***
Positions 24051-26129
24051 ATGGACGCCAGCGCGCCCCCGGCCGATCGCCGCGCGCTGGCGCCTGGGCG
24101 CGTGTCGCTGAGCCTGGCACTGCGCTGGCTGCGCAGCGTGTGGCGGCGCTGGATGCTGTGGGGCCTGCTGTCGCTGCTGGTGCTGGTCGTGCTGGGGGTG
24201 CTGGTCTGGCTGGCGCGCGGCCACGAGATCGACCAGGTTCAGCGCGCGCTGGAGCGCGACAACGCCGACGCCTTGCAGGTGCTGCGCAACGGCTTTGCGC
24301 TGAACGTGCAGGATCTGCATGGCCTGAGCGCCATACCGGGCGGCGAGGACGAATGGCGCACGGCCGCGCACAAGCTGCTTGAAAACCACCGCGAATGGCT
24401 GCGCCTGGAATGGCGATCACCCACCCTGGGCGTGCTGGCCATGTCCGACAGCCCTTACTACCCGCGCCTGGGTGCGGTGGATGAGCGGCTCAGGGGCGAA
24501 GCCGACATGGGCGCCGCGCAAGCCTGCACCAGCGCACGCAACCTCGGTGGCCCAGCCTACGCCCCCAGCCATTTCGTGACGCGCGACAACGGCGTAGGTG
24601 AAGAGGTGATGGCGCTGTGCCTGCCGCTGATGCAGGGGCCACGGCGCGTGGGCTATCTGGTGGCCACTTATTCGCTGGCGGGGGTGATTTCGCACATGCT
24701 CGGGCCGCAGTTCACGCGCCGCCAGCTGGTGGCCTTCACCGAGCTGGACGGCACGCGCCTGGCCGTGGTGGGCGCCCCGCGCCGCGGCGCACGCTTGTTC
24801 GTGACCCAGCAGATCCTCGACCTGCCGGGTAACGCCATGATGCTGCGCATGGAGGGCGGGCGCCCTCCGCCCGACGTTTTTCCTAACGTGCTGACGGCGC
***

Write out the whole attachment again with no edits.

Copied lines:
Positions 24051-26129
24051 ATGGACGCCAGCGCGCCCCCGGCCGATCGCCGCGCGCTGGCGCCTGGGCG
24101 CGTGTCGCTGAGCCTGGCACTGCGCTGGCTGCGCAGCGTGTGGCGGCGCTGGATGCTGTGGGGCCTGCTGTCGCTGCTGGTGCTGGTCGTGCTGGGGGTG
24201 CTGGTCTGGCTGGCGCGCGGCCACGAGATCGACCAGGTTCAGCGCGCGCTGGAGCGCGACAACGCCGACGCCTTGCAGGTGCTGCGCAACGGCTTTGCGC
24301 TGAACGTGCAGGATCTGCATGGCCTGAGCGCCATACCGGGCGGCGAGGACGAATGGCGCACGGCCGCGCACAAGCTGCTTGAAAACCACCGCGAATGGCT
24401 GCGCCTGGAATGGCGATCACCCACCCTGGGCGTGCTGGCCATGTCCGACAGCCCTTACTACCCGCGCCTGGGTGCGGTGGATGAGCGGCTCAGGGGCGAA
24501 GCCGACATGGGCGCCGCGCAAGCCTGCACCAGCGCACGCAACCTCGGTGGCCCAGCCTACGCCCCCAGCCATTTCGTGACGCGCGACAACGGCGTAGGTG
24601 AAGAGGTGATGGCGCTGTGCCTGCCGCTGATGCAGGGGCCACGGCGCGTGGGCTATCTGGTGGCCACTTATTCGCTGGCGGGGGTGATTTCGCACATGCT
24701 CGGGCCGCAGTTCACGCGCCGCCAGCTGGTGGCCTTCACCGAGCTGGACGGCACGCGCCTGGCCGTGGTGGGCGCCCCGCGCCGCGGCGCACGCTTGTTC
24801 GTGACCCAGCAGATCCTCGACCTGCCGGGTAACGCCATGATGCTGCGCATGGAGGGCGGGCGCCCTCCGCCCGACGTTTTTCCTAACGTGCTGACGGCGC